School Health Professionals Grant Program:
Colorado’s Department of Education will receive $9.7 million. The money will go towards hiring 150 health care workers  who will visit high schools statewide to provide “education, universal screening, referral, and care coordination for students with substance abuse and other behavioral health needs.”

Unregulated “Gray Market” Medical Marijuana Activity:
$5.9 million will be doled out to combat the gray market–marijuana diverted from the regulated medical and recreational markets and sold in the unregulated market. Funds will go towards reimbursing local governments for law enforcement and prosecutions costs. In addition, the governor signed legislation that places a new 12-plant cap on the number of plants that can be possessed or grown on a residential property.

Medication-Assisted Treatment Program for Opioid Addiction:
Finally, Hickenlooper signed a bill that allocates $500,000 per year for the next two years towards creating a pilot program to expand access to medication-assisted treatment in Pueblo and Routt, two Colorado counties hit hard by the opioid epidemic.

Cannabis is Quickly Becoming Colorado’s Largest Industry

marijuana-bankingA new study released by the Marijuana Policy Group shows that Colorado marijuana sales contributed $2.39 billion to the state’s economy in 2015–more taxable revenue than Colorado’s arts and sports venues combined ($777.3 million). To put those numbers in perspective, Colorado produced 112.0 metric tons of flower and 132 metric tons of flower-equivalent marijuana (concentrates, edibles).

Total 2015 numbers for the Colorado cannabis industry were $996 million in marijuana sales and $121 million in new taxes. The cannabis industry is the fastest-growing business sector in the state and has created 8,005 direct and ancillary full-time jobs in 2015.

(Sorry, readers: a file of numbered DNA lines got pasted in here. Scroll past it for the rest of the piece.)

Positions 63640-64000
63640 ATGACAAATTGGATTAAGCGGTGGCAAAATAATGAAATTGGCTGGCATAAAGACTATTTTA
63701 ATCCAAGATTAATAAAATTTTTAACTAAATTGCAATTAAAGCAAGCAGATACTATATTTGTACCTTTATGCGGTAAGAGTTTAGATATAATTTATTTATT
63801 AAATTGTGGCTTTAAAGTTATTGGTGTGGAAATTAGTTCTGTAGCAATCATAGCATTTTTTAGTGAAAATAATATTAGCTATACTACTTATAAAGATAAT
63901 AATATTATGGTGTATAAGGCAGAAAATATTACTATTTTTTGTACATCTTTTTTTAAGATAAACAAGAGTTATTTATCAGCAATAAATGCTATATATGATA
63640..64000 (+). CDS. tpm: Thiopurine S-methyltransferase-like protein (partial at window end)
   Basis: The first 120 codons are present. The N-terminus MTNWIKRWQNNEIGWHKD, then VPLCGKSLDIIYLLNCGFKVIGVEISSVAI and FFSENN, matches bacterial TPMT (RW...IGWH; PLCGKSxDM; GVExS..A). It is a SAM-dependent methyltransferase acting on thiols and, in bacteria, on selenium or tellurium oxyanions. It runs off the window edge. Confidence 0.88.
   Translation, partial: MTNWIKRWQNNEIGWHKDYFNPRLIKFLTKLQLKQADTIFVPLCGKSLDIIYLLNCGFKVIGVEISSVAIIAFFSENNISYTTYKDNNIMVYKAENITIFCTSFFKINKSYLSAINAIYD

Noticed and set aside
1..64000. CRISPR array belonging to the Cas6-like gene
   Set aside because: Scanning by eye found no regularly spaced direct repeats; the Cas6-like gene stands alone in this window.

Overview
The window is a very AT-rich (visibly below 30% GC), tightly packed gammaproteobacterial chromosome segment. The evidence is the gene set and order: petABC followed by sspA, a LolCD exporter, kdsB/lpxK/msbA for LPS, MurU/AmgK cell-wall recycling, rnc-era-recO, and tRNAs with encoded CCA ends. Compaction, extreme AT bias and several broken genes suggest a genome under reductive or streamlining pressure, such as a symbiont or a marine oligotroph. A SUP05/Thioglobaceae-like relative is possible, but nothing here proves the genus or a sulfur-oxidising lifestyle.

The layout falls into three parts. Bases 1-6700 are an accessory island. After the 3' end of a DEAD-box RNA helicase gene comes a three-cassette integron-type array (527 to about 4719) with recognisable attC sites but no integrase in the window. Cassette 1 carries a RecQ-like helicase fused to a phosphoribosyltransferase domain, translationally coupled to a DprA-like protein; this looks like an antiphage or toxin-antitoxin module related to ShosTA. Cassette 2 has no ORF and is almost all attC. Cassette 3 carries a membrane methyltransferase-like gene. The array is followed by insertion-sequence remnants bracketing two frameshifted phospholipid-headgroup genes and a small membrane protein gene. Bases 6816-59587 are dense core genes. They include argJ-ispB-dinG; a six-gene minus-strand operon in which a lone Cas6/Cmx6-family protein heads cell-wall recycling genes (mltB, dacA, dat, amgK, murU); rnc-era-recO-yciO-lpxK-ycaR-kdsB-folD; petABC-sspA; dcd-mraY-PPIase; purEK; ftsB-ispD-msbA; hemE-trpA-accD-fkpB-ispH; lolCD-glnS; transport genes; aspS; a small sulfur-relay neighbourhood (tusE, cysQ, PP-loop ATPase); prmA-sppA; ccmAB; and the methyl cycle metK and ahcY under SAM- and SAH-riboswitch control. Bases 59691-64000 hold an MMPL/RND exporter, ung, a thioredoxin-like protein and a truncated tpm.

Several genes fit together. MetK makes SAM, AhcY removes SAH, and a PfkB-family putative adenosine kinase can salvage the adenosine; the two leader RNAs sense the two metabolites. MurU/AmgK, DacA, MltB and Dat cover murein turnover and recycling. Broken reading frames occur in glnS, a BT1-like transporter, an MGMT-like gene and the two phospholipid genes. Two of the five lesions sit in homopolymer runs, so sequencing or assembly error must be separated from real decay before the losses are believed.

According to the report, “each dollar spent on retail marijuana generates $2.40 in state output. This compares favorably with general retail trade, which yields $1.88 per dollar. The more traditional (and sometimes subsidized) mining sector generates $1.79 per dollar. General manufacturing generates $1.94 per dollar, and casinos generate just $1.73 per dollar of spending.

Other industries have lower output yields because their inputs are sourced from outside of the state, or because the profits are remitted to corporate owners that exist primarily outside of the state as well.”

However, the green rush won’t last forever. With more states legalizing medical and recreational marijuana, Colorado marijuana sales will reach a saturation point. The MPG report states:

“Legal marijuana demand is projected to grow by 11.3 percent per year through 2020. This growth is driven by a demand shift away from the black market and by cannabis-specific visitor demand. By 2020, the regulated market in Colorado will become saturated. Total sales value will peak near $1.52 billion dollars, and state demand will be 215.7 metric tons of flower equivalents by 2020.”